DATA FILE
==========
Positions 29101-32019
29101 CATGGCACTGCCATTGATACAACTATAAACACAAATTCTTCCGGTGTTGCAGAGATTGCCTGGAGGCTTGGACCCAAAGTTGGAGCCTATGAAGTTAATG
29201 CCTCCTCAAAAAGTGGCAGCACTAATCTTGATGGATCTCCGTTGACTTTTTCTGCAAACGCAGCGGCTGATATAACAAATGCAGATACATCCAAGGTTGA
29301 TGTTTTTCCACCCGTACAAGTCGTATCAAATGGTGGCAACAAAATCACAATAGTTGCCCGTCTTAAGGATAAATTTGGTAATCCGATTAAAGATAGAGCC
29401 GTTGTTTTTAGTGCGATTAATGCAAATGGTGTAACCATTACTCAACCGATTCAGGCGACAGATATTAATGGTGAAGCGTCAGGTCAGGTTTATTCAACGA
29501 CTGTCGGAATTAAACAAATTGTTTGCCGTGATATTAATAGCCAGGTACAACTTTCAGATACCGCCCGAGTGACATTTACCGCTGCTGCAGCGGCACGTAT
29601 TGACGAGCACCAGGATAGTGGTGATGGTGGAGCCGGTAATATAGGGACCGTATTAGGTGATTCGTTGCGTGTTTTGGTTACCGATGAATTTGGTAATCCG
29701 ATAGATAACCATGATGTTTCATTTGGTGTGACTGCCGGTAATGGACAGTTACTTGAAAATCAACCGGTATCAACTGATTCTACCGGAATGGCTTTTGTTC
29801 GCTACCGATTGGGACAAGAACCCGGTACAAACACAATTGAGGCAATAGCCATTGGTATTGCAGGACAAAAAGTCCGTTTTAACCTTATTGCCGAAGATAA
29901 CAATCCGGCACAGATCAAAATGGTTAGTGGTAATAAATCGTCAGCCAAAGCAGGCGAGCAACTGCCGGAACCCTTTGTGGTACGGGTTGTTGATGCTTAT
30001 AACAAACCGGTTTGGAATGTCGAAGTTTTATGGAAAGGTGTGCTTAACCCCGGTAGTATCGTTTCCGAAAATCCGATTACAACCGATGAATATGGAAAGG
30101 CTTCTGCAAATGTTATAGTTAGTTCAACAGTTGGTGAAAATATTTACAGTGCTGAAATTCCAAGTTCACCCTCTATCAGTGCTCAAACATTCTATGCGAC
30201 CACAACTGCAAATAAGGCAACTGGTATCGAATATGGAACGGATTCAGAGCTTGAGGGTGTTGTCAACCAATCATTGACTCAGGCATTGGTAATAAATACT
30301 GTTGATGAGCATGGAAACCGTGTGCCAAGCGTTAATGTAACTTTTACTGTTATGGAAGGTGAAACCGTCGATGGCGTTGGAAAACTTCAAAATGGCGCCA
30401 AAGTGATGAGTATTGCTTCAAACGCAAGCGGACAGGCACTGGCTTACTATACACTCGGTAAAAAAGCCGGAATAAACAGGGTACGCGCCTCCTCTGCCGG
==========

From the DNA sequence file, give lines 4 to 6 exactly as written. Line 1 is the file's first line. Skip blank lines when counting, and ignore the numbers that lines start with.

29301 TGTTTTTCCACCCGTACAAGTCGTATCAAATGGTGGCAACAAAATCACAATAGTTGCCCGTCTTAAGGATAAATTTGGTAATCCGATTAAAGATAGAGCC
29401 GTTGTTTTTAGTGCGATTAATGCAAATGGTGTAACCATTACTCAACCGATTCAGGCGACAGATATTAATGGTGAAGCGTCAGGTCAGGTTTATTCAACGA
29501 CTGTCGGAATTAAACAAATTGTTTGCCGTGATATTAATAGCCAGGTACAACTTTCAGATACCGCCCGAGTGACATTTACCGCTGCTGCAGCGGCACGTAT